“The reaction of these ‘pagans’ is the right reaction before death, because that’s when the man has a full experience of his own frailty and of his need for salvation. The instinctive horror of dying reveals the need for hope in the God of life,” Francis said.
Too often and easily we don’t turn to God when we are in need, he said, because we are worried it will just be a prayer based on self-interest, and therefore “imperfect.”
“But God knows our weakness, knows that we remember him for help, and with the indulgent smile of a father responds graciously,” Pope Francis reassured.
In the end, when Jonah confesses the truth – that he was running away from the Lord – his witness of faith and his sacrifice of being thrown into the sea lead the sailors to pray to the one, true God.
“Hope, which had led them to pray not to die, reveals an even more powerful person and a reality that goes well beyond what they hoped: not only do they not perish in the storm, but it opens them to the recognition of the one true Lord of heaven and of earth,” the Pope said.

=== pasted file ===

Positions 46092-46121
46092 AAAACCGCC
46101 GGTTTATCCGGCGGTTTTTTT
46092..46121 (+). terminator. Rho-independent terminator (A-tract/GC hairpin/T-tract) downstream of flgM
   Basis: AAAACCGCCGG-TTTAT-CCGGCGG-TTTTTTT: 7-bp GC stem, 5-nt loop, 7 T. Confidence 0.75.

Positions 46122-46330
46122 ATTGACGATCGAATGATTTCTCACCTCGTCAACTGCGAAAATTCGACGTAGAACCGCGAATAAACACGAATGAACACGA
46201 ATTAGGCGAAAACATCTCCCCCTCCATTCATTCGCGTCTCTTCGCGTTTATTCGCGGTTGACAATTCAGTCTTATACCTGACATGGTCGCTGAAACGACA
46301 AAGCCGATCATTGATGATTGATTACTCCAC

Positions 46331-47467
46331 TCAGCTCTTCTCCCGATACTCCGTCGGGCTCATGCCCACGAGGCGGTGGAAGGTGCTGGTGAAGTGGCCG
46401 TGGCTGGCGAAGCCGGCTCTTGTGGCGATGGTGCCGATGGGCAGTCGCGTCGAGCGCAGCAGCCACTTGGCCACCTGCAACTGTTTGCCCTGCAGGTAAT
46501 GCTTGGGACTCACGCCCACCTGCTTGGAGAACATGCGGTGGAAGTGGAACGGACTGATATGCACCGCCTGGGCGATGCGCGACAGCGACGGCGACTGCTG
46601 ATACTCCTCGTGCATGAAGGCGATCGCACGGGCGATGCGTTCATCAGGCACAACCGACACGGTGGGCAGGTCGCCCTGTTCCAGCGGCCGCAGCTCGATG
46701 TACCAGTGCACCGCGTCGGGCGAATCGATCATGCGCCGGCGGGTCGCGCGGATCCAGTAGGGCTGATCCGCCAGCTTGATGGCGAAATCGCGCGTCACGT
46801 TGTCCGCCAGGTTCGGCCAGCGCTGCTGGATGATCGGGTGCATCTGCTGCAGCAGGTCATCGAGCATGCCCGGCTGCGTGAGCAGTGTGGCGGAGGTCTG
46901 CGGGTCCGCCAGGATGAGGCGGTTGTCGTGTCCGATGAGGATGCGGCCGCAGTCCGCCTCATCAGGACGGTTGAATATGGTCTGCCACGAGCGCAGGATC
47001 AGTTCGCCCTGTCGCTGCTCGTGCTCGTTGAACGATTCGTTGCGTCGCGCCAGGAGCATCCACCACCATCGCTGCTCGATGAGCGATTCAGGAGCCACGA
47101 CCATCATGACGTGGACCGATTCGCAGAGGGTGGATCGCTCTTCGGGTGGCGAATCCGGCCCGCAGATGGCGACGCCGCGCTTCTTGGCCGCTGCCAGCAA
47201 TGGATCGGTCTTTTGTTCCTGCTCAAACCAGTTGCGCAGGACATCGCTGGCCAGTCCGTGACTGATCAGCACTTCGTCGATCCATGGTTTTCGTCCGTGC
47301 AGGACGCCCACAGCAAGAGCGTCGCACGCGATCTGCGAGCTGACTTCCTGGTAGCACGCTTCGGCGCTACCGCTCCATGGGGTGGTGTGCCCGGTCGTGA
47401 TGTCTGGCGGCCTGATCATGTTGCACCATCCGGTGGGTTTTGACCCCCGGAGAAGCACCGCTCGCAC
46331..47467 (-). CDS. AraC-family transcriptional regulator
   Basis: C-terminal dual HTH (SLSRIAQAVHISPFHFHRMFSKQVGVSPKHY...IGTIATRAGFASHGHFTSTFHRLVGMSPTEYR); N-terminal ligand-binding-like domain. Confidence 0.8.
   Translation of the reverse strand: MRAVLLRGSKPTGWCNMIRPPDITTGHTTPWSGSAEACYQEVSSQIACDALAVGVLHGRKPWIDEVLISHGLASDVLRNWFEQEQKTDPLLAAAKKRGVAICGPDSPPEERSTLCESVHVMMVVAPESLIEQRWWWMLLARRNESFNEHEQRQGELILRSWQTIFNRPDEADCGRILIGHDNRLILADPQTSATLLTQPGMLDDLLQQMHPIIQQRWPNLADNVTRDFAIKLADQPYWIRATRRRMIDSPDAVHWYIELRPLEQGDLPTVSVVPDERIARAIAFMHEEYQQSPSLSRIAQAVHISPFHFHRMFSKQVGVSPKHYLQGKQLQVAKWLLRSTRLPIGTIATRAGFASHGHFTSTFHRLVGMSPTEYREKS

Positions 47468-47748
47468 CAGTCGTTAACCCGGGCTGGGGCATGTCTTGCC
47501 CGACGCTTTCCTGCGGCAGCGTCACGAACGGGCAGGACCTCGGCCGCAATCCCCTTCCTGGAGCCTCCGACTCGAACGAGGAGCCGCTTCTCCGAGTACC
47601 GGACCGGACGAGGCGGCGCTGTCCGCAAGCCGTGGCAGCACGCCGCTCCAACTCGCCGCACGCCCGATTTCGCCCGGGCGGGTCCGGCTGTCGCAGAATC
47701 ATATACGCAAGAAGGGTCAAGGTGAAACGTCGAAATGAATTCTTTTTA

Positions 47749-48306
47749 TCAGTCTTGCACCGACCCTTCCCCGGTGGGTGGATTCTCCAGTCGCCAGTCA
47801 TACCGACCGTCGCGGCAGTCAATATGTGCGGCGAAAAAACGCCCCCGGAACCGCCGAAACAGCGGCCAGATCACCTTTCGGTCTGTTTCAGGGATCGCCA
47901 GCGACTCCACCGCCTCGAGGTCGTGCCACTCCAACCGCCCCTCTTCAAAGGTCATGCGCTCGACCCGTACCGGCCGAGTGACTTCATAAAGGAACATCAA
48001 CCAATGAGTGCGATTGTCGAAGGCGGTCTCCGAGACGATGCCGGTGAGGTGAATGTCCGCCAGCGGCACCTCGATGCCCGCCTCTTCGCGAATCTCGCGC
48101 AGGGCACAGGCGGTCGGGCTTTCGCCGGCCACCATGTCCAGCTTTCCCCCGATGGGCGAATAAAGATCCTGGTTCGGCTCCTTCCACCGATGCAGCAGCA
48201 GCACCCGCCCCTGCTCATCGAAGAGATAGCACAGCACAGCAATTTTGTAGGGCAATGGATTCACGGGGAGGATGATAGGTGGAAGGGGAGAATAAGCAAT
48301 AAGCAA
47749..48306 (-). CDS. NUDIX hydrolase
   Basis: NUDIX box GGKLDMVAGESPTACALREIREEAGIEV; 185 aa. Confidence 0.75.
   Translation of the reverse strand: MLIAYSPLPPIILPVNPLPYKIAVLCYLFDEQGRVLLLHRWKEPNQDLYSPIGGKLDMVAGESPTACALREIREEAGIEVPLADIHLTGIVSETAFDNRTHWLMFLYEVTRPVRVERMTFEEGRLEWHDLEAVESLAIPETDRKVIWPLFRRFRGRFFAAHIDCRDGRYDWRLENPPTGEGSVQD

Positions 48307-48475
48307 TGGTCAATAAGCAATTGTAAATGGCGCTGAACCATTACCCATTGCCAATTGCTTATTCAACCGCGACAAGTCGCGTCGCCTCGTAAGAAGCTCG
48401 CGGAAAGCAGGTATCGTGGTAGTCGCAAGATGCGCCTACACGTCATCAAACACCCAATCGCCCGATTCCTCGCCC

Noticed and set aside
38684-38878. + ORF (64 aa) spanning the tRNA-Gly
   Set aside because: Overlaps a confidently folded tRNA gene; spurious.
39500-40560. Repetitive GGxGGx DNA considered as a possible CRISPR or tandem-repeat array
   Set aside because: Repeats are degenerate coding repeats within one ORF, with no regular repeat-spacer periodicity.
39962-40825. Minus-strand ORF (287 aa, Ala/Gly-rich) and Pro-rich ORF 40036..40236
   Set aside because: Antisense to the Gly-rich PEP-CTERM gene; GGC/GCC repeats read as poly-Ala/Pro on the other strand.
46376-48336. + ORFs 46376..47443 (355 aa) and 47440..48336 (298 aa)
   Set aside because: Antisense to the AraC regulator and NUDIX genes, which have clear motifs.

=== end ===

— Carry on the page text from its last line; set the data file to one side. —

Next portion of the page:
In his greetings to pilgrims in different languages after his catechesis, Pope Francis noted that Jan. 18 marks the first day of the annual Week of Prayer for Christian Unity, which runs through Jan. 18-25.
In his comments to German-speaking pilgrims specifically, he recalled his recent trip to Sweden for a joint commemoration of the 500th anniversary of the Reformation.
Recalling the joint ecumenical prayer said Oct. 31, he said “the Gospel of Christ is at the center of our lives and unites people who speak different languages, live in different countries and live the faith in different communities.”
“In the spirit of the joint commemoration of the Reformation, we look more at what unites us what divides us, and we continue our journey together to deepen our communion and give her an increasingly visible form,” he said.
When it comes to Europe, “this common faith in Christ is like a green thread of hope; we belong to each other.”
“Communion, reconciliation and unity are possible,” he said, adding that “as Christians, we have a responsibility to this message and we have to bear witness with our lives. May God bless this desire for union and guard all the people walking on the path to unity.”
To close the weeklong event Pope Francis will preside over Second Vespers in the Basilica of St. Paul Outside the Wall Jan. 25 to mark the feast of the Conversion of St. Paul. Representatives from the different Churches and ecclesial communities in Rome will take part in the prayer, which is also open for the clergy and faithful of Rome.
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